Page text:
I Ching for Beginners – Mark McElroy
“Enough tire-kicking! It’s time to get under the hood of the Book of Changes and get a peek at its thirty-five hundred year-old Wisdom Engine: a ingenious problem-solving computer built back when the Silicon Valley was just the Silicon Gully.” – From the book

The I Ching (pronounced eee ching or yee jing) is a profound Chinese oracle that speaks to the complex and changing nature of life. Centered on the Tao—the Truth or master pattern of the universe—the I Ching blends the Yin (feminine principle) and the yang (male principle) to address virtually every type of situation.

Originally consulted using yarrow sticks, this ancient oracle comprises 64 hexagrams consisting of six lines. Each hexagram is like a “chapter” of the Book of Changes (another name for the I Ching). Solid lines are yang and broken lines are yin; both are considered stable. Then there are changing lines that are yang turning yin or yin about to become yang. Although diviners generated these hexagrams with yarrow sticks in the past, modern methods have incorporated coins or even special I Ching cards.

In his new book I Ching for Beginners, Mark McElroy makes this often-ponderous oracle accessible to a new generation. He admits that this book is not a translation nor is it a traditional or scholarly exposition. Nevertheless, I Ching for Beginners provides everything you need to quickly consult—and apply—the wisdom found in the Book of Changes.

Even if you’re not into divination, Mark makes the case that the I Ching provides opportunity for reflection, enhances our perception, encourages awareness of impact, and moderates our responses. Often leading individuals by the hand to the “middle way”, the I Ching dispenses wise advice for those seeking insight.

Mark explains the nature of trigrams and hexagrams and shows readers how to prepare for a reading and easily generate a hexagram. In fact, he’s come up with an ingenious way of generating lines using a handmade deck of sixteen “consultation cards” that are quick and easy to make. Of course, you can also generate hexagrams using three coins (which is what I do). If all the lines are stable, then you just consult the corresponding chapter in the book. (There’s an easy-to-read Hexagram Chart in the Appendix). If the hexagram contains changing lines, then you need to create a Primary Hexagram and a Secondary Hexagram—reflecting how a situation is currently and how it’s likely to evolve. Then, consult the chapters correlating with the Primary and Secondary Hexagrams.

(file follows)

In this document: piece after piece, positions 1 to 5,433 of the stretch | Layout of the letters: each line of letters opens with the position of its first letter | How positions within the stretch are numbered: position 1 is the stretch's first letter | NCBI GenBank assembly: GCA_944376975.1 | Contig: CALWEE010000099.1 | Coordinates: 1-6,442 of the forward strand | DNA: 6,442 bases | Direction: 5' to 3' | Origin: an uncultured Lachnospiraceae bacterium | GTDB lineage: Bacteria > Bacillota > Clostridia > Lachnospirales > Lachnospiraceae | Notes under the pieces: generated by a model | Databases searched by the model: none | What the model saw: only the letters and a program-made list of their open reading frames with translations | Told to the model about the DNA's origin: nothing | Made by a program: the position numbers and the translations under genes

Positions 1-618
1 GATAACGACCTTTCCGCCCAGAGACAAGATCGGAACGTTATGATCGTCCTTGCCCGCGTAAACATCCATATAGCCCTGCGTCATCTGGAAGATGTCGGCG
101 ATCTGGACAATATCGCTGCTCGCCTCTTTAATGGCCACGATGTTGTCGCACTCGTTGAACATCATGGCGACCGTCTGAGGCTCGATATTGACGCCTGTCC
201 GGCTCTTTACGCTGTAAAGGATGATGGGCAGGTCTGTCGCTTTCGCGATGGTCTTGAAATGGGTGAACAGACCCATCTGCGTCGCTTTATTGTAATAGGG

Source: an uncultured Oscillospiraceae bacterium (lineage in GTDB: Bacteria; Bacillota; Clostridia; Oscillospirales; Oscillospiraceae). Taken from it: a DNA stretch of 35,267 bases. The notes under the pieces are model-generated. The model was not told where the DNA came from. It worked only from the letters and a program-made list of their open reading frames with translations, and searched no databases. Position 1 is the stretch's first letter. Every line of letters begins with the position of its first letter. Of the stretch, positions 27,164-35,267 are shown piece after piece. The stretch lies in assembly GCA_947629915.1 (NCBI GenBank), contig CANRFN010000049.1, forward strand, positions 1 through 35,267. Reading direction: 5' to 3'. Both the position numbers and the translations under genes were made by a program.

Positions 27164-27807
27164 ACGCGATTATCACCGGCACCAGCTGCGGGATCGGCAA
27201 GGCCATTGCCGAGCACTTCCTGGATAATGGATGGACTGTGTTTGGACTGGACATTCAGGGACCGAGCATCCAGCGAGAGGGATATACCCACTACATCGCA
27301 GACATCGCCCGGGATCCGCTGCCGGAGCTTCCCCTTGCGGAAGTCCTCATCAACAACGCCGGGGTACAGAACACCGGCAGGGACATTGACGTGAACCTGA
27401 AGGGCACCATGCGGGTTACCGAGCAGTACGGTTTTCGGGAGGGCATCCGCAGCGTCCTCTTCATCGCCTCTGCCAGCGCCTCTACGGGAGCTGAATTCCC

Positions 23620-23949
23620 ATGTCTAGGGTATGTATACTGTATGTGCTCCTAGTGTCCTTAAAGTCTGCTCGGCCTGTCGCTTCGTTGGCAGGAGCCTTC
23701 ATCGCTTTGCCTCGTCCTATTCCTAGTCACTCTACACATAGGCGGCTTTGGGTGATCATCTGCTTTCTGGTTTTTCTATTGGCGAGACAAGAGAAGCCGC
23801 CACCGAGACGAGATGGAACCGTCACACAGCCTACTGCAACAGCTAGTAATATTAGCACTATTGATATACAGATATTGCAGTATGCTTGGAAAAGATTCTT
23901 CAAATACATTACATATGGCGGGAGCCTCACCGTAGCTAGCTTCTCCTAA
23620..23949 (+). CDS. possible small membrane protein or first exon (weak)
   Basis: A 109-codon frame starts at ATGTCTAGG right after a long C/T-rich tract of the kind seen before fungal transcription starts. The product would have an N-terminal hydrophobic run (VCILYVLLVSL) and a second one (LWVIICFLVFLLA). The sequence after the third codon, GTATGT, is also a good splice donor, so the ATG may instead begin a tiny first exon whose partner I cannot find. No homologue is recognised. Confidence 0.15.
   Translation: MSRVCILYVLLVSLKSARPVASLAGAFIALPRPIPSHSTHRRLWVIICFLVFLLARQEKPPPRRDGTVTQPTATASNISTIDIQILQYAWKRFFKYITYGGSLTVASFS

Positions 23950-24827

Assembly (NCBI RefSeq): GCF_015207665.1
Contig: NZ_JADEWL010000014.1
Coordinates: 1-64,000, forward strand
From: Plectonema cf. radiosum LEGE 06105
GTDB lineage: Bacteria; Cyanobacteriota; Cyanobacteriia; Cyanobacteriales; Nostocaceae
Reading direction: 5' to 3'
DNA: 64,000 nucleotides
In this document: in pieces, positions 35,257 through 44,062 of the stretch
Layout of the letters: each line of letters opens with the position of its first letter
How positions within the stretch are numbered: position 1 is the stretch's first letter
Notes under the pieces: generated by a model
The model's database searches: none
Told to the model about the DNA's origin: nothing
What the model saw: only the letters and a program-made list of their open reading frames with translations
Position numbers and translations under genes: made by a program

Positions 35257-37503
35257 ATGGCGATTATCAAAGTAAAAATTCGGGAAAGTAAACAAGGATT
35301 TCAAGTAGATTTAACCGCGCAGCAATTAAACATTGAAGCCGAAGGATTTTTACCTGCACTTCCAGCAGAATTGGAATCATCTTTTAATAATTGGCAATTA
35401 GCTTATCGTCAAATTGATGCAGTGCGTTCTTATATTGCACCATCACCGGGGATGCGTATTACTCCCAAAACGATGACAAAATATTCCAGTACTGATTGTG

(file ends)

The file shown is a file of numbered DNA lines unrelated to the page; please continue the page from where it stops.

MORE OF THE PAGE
Each chapter offers a sage observation about the Hexagram and what it encourages and cautions against, as well as keywords, thought questions, and a commentary. Comments on both love and relationships and work and projects are also provided, in addition to comments about the changing lines (stable or Primary Hexagrams only).

I’ve consulted the I Ching for Beginners three different times, and each of the readings have been incredibly spot on. One night, I was at my wits end as me and my 7 year old were butting heads. I tossed the coins and (surprise!) the situation was a changing one, so it reflected changing lines. The Primary Hexagram was (get this) 38 Resolving Tensions! It spoke of antagonism, conflict, and rebellion—as well as blending fire and water to make powerful steam (as opposed to extinguishing one another.) The Secondary Hexagram comforted me—what the situation was evolving into—because it was 54 Managing Relationships. It showed me the best way to deal with my son and provided me much clarity and comfort.

I consulted Mark’s book two other times and found the results to be not only profoundly accurate and insightful, but also amazingly comforting and empowering. I just did a reading a short while ago about the next few days and I what I needed to focus on, and I got exactly the answer I needed—and one that was doable!

Out of curiosity, I compared Mark’s “thought for thought” interpretations inspired by the ancient oracle to The Complete I Ching: The Definitive Translation by the Taoist Master Alfred Huang. I was surprised that I Ching for Beginners reflected the gist of the Hexagrams found in this scholarly book. Sure, a book like The Complete I Ching may give some added nuance and information, but for someone wanting a modern, accessible version of the I Ching, Mark’s book does the trick.

If you want to learn about the I Ching—especially if you’re looking for an easy-to-use oracle with depth and breadth—I Ching for Beginners is an excellent book to get you started. Written in his characteristic witty, engaging style, Mark takes a potentially cumbersome subject and makes it understandable—and more importantly, doable--for a new generation of seekers.

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